March 14-16: Aquarium Drunkard presents Paradise Of Bachelors ‘Ides Of March Weekender’ at The Church On York in Highland Park. Night one: Steve Gunn / Chris Forsyth & The Solar Motel Band (tickets). Night Two: Songs Molina: A Memorial Electic Co. & Hiss Golden Messenger (tickets). Night Three: Lavender Country w/ White Fence and Gun Outfit (tickets).

We’re giving away some tickets to AD readers. To enter, leave a comment with your name and email along with your favorite POB release. I know it’s tough to choose, those boys have been on a mighty roll. Winners notified via email next week.

The Church On York + 4904 York Blvd. Los Angeles, CA 90042

(Sevens, a recurring feature on Aquarium Drunkard, pays tribute to the art of the individual song.)

slowdiveIf you haven’t heard, Slowdive have reunited for a batch of festival performances throughout Europe and are adding more dates as the weeks progress. Apart from My Bloody Valentine and Cocteau Twins, there hasn’t been a more name-checked shoegaze band in the past decade. And rightfully so. Their legacy and impact on current music culture far surpasses their initial footprint and squashes the highly suspect UK press backlash they endured for nearly the entirety of their career. But, here, on the band’s second Creation Records single, “Morningrise” – melting inside an array of noise, delay, and reverb – they are undeniably brilliant and beyond criticism.

“Morningrise” is one of the few Slowdive tracks that sounds totally unhinged and raw — like an overheated engine of guitars howling into a mess of undefined sludge. Layers repeat and bounce back into the verse, thanks to a huge helping of delayed guitar feeding back through digital-reverb rack effects. It’s a sound that allows one to disappear. Neil sings casually and stretched out (always) over an insanely beautiful warped guitar melody with overdriven amps roaring behind him. Then in comes Rachel, floating gently into the mix adding a sensuality that justifies all of the MBV comparisons (and note: this is one of the few tracks in their discography where she’s adding guitar). And while Slowdive were never “heavy”, definitely not in their studio recordings, this is by far their heaviest moment.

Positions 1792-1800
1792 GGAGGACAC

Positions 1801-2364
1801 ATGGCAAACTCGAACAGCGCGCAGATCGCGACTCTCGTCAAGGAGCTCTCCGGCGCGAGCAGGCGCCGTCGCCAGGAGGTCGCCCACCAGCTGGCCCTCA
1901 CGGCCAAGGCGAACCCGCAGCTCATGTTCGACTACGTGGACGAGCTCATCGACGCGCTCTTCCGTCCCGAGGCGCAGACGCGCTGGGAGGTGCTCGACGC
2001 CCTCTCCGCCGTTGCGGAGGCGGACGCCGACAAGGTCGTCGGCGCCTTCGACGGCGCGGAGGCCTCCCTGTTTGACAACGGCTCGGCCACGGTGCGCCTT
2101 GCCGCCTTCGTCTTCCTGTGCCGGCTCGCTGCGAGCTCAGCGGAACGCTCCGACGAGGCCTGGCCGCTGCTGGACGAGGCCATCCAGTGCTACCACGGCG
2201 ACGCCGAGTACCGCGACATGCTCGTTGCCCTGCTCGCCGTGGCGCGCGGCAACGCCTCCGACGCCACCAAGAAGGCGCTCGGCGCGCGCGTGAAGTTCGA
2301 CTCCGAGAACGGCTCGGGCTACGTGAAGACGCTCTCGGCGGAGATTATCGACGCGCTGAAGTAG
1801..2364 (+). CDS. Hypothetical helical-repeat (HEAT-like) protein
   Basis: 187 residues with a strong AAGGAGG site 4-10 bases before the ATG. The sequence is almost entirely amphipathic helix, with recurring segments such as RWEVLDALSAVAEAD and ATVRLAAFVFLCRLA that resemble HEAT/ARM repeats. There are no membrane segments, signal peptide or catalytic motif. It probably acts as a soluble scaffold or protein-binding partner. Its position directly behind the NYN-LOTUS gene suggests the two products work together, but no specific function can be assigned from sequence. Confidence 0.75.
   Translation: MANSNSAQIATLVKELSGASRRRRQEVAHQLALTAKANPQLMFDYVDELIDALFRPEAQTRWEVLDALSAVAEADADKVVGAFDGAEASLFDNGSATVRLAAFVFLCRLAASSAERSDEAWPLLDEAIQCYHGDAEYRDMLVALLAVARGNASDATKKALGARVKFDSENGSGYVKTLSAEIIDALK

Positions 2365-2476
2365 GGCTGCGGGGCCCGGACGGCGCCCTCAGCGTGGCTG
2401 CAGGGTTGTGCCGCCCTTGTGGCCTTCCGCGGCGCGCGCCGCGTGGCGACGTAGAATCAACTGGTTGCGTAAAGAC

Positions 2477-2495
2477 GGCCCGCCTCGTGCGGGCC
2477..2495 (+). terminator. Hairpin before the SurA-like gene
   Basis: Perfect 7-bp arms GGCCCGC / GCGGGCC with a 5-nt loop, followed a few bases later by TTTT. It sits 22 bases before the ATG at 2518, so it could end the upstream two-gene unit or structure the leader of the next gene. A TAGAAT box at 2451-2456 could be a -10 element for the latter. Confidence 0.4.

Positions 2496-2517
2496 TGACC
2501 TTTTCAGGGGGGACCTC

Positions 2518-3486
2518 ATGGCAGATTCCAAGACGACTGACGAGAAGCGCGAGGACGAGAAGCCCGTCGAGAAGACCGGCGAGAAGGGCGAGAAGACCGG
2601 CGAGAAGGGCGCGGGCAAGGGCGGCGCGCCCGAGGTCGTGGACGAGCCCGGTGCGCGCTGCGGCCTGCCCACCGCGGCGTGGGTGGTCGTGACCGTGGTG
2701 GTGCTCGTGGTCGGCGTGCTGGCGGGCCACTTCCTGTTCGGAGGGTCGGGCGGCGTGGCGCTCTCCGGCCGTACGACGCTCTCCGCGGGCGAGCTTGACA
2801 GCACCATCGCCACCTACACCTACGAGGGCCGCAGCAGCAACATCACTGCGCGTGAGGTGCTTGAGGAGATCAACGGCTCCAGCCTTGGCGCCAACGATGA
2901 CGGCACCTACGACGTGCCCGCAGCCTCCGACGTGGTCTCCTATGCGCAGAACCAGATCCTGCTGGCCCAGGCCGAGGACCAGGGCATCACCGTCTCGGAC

What’s so weird about this track is how aggressive it is, even though it lives within such a mellow sedative tempo. There’s this balance of urgency and laziness as the music spills all over the place while the lyrics are delivered at a leisurely pace. “Machine Gun”, “Souvlaki Space Station”, and “Catch the Breeze” are also perfect examples where Slowdive somehow makes time stand still, but “Morningrise’ is their first step on the moon. It encapsulates all that is beautiful and mesmerizing about “shoegaze”. Be thankful they’re back. words / s mcdonald

Slowdive :: Morningrise


Los Angeles: Next Tuesday night, March 11th, Aquarium Drunkard presents Real Estate at the Fonda Theatre. Kevin Morby and The Shilohs support. Advance tickets available for purchase, here. We’re giving away a few pairs to AD readers. To land them, leave a comment with your name and an email address we can reach you at.  Winners notified by Friday.


Been on a raw Tina kick. This one, penned by Wayne Thompson, always tops the list. From the Ike & Tina lp of the same name, 1969. Georgia asphalt, hotter than.

Ike & Tina Turner :: Cussin’, Cryin & Carryin’ On

Natural ChildSomeone’s going to accuse Natural Child of going soft and they’ll be wholly wrong. Across their previous 3 LPs, the Nashville trio carved out a little niche with a whole lot of machismo, a healthy dose of riff-rock and a firm rooting in country. Their shirts have beer stains. The bottoms of their lighters are colored black with ash. Their trail of women and buddies is long, often listed and equally tender and flippant. This is the band whose version of maturity was yelling, “want to tell you to suck my dick/but I gotta be a man.”

And in truth, not a lot’s changed. While the excellent starter “Out In The Country” gives off a dark Cale vibe that dips in and out across the record, one need look no further than the next track, “Don’t The Time Pass Quickly,” to know that Natural Child is still playing fast and loose. “I had things to do/had it all planned out/then she grabbed my…/and she kissed my mouth.” They have matured, sure, they’ve gotten older. All that love making, chain smoking and beer chuggin’ adds up, but that doesn’t mean it goes away. Dancin’ With Wolves is full of tales of use and abuse, both in substance and in love. But this is not to say that it’s more of the same. Augmenting the fun of boredom on “Saturday Night Blues” and the cocksured defensiveness of “Country Hippie Blues” are some of the finest work the band has done. The lyrical contradiction of “Rounder” followed by “I’m Gonna Try” is missed on no one. “Rounder”s narrator can’t settle down in spite of himself; “Try’s” can’t think of being with anyone else. The album’s closer, and title track, is either a call to action for potential road-trippers (and “trippers” in general) or a plea to heed the call of resisting temptation if you’re not sure what you’re getting into. It’s always about perspective for Natural Child, and the lens they look through can be equally fogged by love, shots or smoke.